The ongoing government shutdown and budget battle will haunt President Barack Obama and Democrats seeking House control in 2014, says Ed Klein, author of the political exposé "The Amateur: Barack Obama in the White House
" — and White House Adviser Valerie Jarrett has been pulling the strings behind the scenes.
"The mainstream media has played this as a Republican gambit, which in fact it wasn't," Klein , a journalist and New York Times best-selling author, told Newsmax TV. "From the very beginning it was the president's strategy to demonize the Republicans on the shutdown in order to win the House of Representatives during the midterm elections."
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And Jarrett and first lady Michelle Obama both enjoy an overwhelming influence over the president, Klein told Walter.
"The fact of the matter is that the strategy that the president is currently carrying out, which is the demonizing of the Republican Party, the effort to make the Republicans look like they are the bad guys in this whole thing, is the strategy that was devised and has been urged on the president by Valerie Jarrett, his senior political advisor," Klein said. "She has kept whispering in the president's ear, 'Stand firm, stand firm, and you're going to win.'"
Jarret's nickname is "The Night Stalker" because of her access levels that allow her inside the Obama family's private residence, reports The Daily Mail
She's been close friends with the Obamas since they were in Chicago and back to the days when she worked for former Mayor Bill Daley and hired Michelle Obama for a job while she was still engaged to the future president.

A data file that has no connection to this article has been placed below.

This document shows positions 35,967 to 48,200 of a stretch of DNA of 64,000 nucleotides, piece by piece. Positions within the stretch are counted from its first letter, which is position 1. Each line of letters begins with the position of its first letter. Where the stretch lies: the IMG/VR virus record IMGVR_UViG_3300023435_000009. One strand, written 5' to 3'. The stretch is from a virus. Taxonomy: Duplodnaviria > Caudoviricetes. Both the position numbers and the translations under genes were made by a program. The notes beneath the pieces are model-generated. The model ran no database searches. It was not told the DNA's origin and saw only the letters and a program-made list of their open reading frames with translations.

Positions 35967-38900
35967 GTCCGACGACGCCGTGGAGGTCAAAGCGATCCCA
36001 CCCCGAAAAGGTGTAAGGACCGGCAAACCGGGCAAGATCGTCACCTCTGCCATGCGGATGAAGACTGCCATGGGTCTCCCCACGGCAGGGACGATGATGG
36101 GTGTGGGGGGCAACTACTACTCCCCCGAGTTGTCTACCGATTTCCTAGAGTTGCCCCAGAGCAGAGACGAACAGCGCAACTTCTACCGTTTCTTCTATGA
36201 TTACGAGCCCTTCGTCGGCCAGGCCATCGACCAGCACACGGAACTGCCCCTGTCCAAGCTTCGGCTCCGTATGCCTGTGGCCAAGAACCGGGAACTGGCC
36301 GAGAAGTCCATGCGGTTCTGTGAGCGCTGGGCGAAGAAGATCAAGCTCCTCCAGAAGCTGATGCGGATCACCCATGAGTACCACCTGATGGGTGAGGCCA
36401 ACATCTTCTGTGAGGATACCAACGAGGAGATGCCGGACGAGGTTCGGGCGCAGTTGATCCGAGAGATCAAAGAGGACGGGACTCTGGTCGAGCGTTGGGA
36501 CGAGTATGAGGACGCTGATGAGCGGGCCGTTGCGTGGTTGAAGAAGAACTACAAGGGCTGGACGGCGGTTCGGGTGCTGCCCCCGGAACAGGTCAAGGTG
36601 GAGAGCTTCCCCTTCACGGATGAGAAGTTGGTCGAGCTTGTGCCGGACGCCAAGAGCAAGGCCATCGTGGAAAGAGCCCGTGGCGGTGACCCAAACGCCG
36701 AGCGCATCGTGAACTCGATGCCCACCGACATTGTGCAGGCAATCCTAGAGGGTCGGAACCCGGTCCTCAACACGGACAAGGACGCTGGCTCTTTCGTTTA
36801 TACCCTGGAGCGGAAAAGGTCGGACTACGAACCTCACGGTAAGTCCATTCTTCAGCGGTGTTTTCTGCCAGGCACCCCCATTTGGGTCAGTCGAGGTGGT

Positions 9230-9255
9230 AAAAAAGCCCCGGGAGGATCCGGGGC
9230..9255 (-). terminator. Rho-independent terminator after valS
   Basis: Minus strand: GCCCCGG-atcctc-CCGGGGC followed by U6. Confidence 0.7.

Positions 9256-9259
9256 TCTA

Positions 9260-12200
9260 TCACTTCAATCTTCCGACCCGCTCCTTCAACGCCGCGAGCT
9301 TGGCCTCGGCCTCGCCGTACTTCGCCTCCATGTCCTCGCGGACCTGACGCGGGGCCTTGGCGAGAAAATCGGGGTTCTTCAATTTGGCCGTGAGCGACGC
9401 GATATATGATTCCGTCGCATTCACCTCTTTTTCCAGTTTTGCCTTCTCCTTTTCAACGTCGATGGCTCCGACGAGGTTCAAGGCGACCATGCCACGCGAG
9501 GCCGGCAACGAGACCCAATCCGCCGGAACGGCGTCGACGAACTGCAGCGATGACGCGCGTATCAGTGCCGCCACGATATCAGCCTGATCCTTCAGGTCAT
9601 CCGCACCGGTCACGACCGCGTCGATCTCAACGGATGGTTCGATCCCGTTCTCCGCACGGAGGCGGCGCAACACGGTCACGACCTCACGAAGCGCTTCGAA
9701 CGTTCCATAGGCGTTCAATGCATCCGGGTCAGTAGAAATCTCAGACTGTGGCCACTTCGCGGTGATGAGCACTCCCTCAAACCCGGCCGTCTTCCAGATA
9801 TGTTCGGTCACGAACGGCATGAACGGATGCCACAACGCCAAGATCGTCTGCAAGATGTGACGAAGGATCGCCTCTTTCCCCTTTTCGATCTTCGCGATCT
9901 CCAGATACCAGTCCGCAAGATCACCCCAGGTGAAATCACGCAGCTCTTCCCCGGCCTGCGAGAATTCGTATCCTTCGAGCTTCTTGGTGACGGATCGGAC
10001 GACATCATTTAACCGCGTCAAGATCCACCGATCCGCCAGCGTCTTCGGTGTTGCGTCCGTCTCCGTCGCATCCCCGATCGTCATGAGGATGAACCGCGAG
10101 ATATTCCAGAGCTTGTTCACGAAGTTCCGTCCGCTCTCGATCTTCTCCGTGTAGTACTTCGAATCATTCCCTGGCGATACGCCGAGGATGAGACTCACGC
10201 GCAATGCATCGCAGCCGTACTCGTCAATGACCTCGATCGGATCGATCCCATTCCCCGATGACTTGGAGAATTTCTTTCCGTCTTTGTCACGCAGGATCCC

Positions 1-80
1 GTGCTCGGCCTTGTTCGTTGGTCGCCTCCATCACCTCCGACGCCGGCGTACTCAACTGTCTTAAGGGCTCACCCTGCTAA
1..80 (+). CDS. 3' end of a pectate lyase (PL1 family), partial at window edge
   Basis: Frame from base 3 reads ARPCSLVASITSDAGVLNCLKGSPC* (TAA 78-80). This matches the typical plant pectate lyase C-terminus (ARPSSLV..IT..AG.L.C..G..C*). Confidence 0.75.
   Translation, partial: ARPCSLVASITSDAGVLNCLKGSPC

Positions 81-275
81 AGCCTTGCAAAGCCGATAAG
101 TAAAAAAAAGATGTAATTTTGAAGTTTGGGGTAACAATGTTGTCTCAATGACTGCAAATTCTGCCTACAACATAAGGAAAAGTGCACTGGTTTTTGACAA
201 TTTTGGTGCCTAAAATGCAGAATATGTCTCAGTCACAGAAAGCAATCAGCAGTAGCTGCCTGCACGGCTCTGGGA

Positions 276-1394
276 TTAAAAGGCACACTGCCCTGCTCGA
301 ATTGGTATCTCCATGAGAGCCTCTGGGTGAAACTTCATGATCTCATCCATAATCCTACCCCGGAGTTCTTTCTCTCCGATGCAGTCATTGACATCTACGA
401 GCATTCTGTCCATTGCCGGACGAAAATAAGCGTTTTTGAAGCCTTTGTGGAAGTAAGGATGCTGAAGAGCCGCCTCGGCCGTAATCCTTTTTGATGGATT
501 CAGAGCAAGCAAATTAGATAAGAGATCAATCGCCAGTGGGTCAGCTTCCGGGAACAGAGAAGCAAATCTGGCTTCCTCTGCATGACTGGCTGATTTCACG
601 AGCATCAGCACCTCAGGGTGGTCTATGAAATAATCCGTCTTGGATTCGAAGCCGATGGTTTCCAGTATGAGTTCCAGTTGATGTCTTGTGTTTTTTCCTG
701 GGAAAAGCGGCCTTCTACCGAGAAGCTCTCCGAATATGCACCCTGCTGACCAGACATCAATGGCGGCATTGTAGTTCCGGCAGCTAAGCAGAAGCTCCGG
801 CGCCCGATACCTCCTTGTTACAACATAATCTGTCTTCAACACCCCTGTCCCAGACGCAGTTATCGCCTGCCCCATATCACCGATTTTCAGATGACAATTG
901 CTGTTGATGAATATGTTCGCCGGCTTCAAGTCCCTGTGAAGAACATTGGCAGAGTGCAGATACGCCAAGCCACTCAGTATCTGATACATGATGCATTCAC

And her advice to Obama about how to play the shutdown would not be Jarrett's first bad advice for the president, Klein said.
"Go to Copenhagen and try to get the Olympics to Chicago, it didn't work out," Klein said. "Pour a lot of money into Solyndra, didn't work out. A lot of what Valerie Jarrett has proposed in the past has been bad advice. This is bad advice too."
But Klein does not think that the president's strategy of turning public opinion against the GOP will work.
"This is all about spending and the United States is sick and tired of our ballooning debt and our deficit and this out-of-control federal spending," said Klein. "Now that the Republicans have finally gotten onto this issue, it's a winning issue for them and the president ultimately is not going to win when trying to get the sequester and the sequester limits reduced. I don't think he's going to win in terms of getting the Republicans to unconditionally surrender to all of his demands."
The public, though, is blaming Republicans for the shutdown, according to polls, and Klein blames that on the mainstream media playing the shutdown as a GOP gambit.
"From the very beginning it was the president's strategy to demonize the Republicans on the shutdown in order to win the House of Representatives during the midterm elections," said Klein. " But the other reason is that the Republicans overplayed their hand. It's clear to everybody now that the Republicans did not play this very well and now they're reaping the benefits – or I should say the rewards – of their ineptness."
But it's still "premature" to assume the deficit debate will change the political landscape in 2014, he said.
"We are a long way away from the midterm elections in 2014, over a year to go, and an awful lot can happen in between," said Klein. "What's happened to the crisis over Syria, the crisis over Benghazi, the crisis, all these crises have seemed to be Armageddon and then fade as the next crisis comes on?"
The president, though, needs control of Congress if he expects any of his second-term agenda to get through, Klein said.
"The president came into office in the second term realizing that he had a divided Congress and that he would get nothing through immigration, gun control, cap and trade, you name it, all of his left-wing agenda, unless he got control back of the House of Representatives," said Klein "That's his first goal. His second goal is to achieve that, is to then push through the way he did Obamacare."
But the plan could backfire, said Klein.
"The Democrats should be very careful about what they wish for because I don't think the Republicans are going to lose the House and they may even gain some seats in the Senate," said Klein.
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